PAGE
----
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Taking a closer, international look at the path from cancer symptom to clarification

Leading researchers from Great Britain, the USA and Aarhus University have received GBP five million to test which diagnostic path prior to treatment gives greater survival rates in cases of cancer. One source of inspiration is the "Danish model"; the key is to understand the process from symptom to clarification and diagnosis.

Danish knowledge about how to quickly ensure clarification when a person has cancer symptoms will now form the starting point for research on an international scale. A new network of top researchers will embark on a five-year research project into how the path from symptom to clarification and/or diagnosis can be carried out in the most rational way. 

The goal is that more patients should ultimately survive their illness. The means will include the use of new technology such as tests that will be made available to general practitioners.

Solid research into Danish success

The new research network, called the CanTest Collaborative, is based in the UK where the newly established "The Catalyst Award", comprising GBP 5 million (approx. DKK 50 million) in funding from Cancer Research UK, will finance the coming years' work. The award was, among other things, given on the basis of an application for research into the "Danish model" that was made by Professor Peter Vedsted from the Research Unit for General Practice at Aarhus University:

"In popular terms you can say that we have a healthcare system in Denmark that can be exported. England, for example, has begun to take notice of how we focus on fast diagnosis, even though the classic alarm symptoms are missing. The things that we have succeeded in doing in Denmark will now be subject to large-scale, solid research in collaborations across national borders and institutions," says Peter Vedsted.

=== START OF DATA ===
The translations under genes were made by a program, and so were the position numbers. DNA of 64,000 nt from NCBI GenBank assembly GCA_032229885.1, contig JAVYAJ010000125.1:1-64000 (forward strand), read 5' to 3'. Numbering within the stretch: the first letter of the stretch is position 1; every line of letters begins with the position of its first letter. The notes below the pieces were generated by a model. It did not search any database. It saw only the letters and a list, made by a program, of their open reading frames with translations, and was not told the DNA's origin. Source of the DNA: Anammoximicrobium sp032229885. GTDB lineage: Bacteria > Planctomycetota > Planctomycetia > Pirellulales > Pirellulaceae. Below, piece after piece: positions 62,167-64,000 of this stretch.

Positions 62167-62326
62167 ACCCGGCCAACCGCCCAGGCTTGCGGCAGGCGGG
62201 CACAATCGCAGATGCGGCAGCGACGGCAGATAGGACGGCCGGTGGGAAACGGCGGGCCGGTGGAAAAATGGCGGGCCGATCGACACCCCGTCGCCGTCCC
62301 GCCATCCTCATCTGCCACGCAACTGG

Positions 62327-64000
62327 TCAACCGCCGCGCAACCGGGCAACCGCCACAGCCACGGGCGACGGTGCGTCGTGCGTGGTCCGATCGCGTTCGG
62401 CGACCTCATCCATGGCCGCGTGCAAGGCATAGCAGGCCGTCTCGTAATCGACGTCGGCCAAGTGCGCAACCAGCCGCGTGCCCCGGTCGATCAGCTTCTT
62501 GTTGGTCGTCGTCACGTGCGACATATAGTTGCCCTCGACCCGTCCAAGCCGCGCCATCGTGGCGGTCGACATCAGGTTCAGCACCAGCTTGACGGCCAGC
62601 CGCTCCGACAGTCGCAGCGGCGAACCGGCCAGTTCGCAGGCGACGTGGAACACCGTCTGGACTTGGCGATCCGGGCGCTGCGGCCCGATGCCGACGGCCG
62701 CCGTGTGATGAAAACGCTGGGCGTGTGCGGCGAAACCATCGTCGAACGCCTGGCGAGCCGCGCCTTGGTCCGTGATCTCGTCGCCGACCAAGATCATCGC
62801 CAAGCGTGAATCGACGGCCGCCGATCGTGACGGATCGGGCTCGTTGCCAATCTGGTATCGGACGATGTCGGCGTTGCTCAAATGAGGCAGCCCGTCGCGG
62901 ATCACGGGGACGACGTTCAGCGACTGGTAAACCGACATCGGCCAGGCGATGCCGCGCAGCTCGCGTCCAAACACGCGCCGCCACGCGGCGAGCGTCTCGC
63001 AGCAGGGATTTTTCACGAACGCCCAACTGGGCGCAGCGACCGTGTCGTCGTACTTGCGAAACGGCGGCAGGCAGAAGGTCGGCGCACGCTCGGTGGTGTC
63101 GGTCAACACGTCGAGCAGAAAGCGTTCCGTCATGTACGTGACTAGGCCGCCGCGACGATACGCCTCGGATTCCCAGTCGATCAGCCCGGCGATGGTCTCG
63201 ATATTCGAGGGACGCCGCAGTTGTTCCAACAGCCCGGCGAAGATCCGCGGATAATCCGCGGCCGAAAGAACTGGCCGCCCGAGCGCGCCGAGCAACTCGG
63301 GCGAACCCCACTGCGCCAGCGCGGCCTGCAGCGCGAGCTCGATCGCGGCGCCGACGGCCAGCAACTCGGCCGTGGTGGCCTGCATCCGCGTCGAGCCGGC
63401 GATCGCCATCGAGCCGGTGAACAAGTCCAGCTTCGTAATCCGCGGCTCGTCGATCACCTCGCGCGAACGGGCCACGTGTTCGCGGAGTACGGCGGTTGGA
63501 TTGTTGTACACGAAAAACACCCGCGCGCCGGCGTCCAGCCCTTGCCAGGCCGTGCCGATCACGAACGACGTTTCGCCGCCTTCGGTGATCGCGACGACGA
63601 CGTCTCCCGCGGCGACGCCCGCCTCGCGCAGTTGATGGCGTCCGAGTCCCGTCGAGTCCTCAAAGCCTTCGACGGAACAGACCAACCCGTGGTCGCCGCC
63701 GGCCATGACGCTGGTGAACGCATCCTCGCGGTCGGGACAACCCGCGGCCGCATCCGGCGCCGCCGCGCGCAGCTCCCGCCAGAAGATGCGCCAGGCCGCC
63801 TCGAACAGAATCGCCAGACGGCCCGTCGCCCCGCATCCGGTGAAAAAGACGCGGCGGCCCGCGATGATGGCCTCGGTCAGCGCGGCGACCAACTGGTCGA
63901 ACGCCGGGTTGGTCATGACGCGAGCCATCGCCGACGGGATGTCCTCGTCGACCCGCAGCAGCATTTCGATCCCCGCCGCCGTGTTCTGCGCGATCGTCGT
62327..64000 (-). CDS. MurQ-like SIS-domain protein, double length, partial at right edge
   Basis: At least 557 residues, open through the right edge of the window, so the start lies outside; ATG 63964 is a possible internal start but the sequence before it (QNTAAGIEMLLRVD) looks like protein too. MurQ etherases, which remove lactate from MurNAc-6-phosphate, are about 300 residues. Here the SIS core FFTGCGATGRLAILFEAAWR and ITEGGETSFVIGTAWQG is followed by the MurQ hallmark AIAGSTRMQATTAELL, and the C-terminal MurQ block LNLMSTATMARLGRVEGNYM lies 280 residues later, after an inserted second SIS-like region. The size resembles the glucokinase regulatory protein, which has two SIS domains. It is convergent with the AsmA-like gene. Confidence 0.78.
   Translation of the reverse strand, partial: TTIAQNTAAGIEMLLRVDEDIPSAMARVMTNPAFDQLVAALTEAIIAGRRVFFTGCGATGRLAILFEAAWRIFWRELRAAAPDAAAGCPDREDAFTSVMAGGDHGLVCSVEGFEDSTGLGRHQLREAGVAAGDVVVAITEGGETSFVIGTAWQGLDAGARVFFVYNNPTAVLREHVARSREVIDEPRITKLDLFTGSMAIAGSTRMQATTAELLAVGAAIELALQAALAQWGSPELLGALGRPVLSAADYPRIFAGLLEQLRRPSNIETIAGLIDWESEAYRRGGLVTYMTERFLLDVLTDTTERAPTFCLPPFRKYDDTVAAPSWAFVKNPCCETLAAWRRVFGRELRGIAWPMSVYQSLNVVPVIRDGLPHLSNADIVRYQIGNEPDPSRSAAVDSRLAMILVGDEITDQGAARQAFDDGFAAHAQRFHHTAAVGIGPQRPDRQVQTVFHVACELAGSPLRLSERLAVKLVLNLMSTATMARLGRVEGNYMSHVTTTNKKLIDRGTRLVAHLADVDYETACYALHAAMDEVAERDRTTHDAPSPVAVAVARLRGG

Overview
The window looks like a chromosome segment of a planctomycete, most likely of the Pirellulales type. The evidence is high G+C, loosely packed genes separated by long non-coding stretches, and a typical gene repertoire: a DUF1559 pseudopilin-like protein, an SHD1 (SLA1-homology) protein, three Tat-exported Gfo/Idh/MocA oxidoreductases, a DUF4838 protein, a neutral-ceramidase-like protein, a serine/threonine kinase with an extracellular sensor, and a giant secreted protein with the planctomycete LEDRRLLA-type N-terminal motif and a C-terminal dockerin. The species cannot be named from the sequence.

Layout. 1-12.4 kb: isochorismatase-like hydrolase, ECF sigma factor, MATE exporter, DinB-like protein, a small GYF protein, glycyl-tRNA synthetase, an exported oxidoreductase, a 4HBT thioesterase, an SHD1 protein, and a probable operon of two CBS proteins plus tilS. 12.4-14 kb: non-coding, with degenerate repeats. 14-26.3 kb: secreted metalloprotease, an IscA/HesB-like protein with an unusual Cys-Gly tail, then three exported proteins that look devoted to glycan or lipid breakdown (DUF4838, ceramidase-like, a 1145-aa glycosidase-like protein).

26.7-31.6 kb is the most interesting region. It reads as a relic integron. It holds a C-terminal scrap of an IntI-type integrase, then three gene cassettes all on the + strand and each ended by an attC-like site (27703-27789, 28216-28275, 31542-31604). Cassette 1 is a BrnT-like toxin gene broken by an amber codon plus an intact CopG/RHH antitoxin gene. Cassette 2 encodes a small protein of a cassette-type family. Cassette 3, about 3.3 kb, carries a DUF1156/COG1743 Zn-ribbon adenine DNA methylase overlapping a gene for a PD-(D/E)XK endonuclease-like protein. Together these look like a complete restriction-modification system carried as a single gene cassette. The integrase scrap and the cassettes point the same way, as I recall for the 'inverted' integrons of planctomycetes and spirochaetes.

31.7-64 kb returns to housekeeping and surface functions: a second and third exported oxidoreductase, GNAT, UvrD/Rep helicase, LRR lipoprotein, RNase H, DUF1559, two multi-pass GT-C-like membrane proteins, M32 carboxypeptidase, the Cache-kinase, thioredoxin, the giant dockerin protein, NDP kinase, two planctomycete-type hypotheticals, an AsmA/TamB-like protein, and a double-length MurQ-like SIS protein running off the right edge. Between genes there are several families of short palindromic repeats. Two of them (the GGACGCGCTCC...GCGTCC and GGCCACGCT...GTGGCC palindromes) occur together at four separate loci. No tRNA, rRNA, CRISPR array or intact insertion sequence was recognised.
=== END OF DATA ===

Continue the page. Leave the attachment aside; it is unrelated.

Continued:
Will work towards understanding the process

He sees one question as being essential for the coming work: What does the interaction between general practitioner and patient revolve around when considering whether the symptoms may be a sign of cancer?
Is there e.g. an opportunity to begin diagnosis already at an early stage in the first line, so that focus is less on fast diagnosis, and more on finding the cancer at an earlier stage?
And how does the path look when cancer does not present itself as alarm symptoms, but rather as more "mysterious" symptoms or simply a "feeling"?

"In other words, we will work on a scientific clarification of the most rational way to move from symptom to clarification – so that we will work towards understanding the process," says Peter Vedsted.

The Danish researchers will physically become part of the project’s international school, where knowledge about methods and new technologies in the field will be exchanged.

"So I expect our international work to grow significantly in the coming years, and for us to have periods where we will work from Aarhus, London and New York…," says Peter Vedsted.


Professor Peter Vedsted

The Research Unit for General Medical Practice, Aarhus University
The Research Centre for Cancer Diagnosis in Primary Care, CaP
Department of Clinical Medicine, Aarhus University
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